It’s a wonderful word, isn’t it. It describes something that most of us who have felt some connection beyond ourselves have experienced at some time in our lives, but it’s really hard to put into words. It can also be a time as simple as staring at a Christmas tree and feeling time stand still, a time you can go back to again and again.

 

So about these 7 rulers that Luke mentions. Luke is always marking time by naming the rulers of the day. He says John the baptist was born “in the days of King Herod of Judea, and that the Mary and Joseph set out for Bethlehem because of the census ordered by Emperor Augustus, “when Quirinius was governor of Syria.”

In this way, Luke is contrasting chronological time with kairos time, historical events with the extra-historical story he is telling about a pregnant young virgin and her fiancé. He’s saying that these small, seemingly innocuous events that he’s describing have global significance. More than that, when he describes John the Baptist preceding Jesus on the world stage in the time of Tiberius, Pilate, Herod, Philip, Lysanias, Annas, and Caiaphas, Luke is not only saying that John is as important as all of these, but that he and the one who is coming after him will directly challenge their authority.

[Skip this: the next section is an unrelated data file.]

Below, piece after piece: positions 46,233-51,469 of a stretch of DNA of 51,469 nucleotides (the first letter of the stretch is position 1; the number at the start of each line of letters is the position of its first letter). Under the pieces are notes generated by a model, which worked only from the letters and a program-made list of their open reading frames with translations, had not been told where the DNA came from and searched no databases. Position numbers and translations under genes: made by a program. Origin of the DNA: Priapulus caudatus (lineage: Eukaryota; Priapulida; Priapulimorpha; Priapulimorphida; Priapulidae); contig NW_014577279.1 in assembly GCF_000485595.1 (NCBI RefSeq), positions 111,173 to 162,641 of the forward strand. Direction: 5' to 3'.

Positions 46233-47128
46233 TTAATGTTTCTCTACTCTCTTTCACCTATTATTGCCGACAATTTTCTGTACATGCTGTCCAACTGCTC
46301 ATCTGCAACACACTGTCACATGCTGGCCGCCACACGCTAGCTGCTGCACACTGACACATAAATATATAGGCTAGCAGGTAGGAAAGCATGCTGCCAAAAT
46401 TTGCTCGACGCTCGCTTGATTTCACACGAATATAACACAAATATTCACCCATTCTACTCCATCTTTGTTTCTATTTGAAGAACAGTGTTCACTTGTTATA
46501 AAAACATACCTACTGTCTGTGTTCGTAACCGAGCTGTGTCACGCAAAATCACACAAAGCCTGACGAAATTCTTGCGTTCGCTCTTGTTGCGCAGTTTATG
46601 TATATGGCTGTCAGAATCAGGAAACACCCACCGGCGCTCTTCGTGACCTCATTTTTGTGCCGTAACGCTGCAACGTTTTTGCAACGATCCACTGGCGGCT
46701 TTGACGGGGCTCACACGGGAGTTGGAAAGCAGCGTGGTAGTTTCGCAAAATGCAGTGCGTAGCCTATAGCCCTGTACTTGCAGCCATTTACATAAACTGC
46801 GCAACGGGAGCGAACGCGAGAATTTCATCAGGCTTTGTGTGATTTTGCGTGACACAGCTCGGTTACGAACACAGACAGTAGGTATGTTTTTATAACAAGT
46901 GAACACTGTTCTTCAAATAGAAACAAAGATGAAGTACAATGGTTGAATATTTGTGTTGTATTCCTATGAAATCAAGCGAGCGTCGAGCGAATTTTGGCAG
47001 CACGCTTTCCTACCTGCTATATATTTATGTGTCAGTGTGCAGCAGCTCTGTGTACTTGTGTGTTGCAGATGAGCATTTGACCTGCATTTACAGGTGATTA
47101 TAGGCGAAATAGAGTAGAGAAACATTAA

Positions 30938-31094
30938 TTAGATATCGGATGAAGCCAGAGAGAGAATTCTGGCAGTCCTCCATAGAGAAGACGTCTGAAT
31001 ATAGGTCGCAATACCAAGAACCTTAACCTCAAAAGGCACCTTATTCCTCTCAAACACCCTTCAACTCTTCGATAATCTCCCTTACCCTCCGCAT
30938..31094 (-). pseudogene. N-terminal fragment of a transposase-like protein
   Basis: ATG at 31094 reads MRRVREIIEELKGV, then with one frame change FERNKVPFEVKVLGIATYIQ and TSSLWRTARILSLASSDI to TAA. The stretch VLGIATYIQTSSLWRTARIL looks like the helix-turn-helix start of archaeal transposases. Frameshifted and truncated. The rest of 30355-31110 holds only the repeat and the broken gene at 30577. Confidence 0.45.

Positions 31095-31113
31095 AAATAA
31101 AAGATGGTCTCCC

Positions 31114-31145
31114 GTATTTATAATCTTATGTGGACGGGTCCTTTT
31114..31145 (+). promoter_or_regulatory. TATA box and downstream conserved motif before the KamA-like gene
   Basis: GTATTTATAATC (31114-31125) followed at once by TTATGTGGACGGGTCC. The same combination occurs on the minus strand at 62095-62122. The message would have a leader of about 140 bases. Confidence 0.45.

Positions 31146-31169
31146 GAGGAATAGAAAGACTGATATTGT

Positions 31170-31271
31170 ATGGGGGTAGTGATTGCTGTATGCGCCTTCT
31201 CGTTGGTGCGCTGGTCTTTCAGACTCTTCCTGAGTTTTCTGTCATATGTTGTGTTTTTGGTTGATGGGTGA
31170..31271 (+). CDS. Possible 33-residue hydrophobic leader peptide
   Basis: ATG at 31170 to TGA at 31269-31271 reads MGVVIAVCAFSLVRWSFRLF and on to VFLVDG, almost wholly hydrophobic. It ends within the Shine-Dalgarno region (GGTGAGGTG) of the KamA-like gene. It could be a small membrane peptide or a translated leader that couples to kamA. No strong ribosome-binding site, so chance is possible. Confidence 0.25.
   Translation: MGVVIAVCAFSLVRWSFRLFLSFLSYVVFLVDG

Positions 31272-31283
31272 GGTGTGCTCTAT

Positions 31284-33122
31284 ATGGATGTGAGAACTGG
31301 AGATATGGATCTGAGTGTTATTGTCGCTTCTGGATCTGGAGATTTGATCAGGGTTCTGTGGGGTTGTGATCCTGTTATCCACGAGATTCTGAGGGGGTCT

God is breaking into history through John the Baptist and Jesus of Nazareth, who come preaching God’s call to repentance and God’s gracious offer of forgiveness. Both of these prophets, John and Jesus end up dead at the hands of some of these seven named in this passage. Yet their deaths, and even more Christ’s resurrection, will shake the foundations of power these seven represent and stand upon. And this would not be lost upon the people Luke writes for. They read the words after those seven “greats” are dead, while those who followed Jesus have persisted and even flourished.

 

So look, I don’t know why you came here today or why you are listening to or reading these words. You may have been hoping against hope that you’ll hear something to lift your spirits in face of the killings in San Bernardino and Colorado, an inspiring sermon or something. I hope you have found something that helps.

The words that I say are not as important as the possibility that you too may experience a kairos moment, a moment of the in-breaking of God’s spirit, the incarnation of Christ, the presence of the Creator. Did anybody see the sunrise this morning? I saw it in my rearview mirror as I was driving out here. It was a kairos moment. Did you notice the frost on the ground this morning? My cousin in western PA experiences our weather a day ahead of us and she took a picture of the frost out there. She called it magical. I call it kairos. Same difference.

The words that I say are not as important as the truth that this is a kairos moment. We are in a Kairos moment like the one proclaimed by John the Baptist 2000+ years ago, when he invited people to repent and trust in God, to know God’s presence. We are in a kairos moment every time we remember how Jesus broke bread and gave it to us. We are in a kairos moment as we sit in silence, praying and knowing God’s presence in lights that break up the darkness. We are in a kairos moment when we hear the promise of John that the rough places will be made plain and the valleys lifted up and all flesh will see the salvation of our God.

This is God’s good news.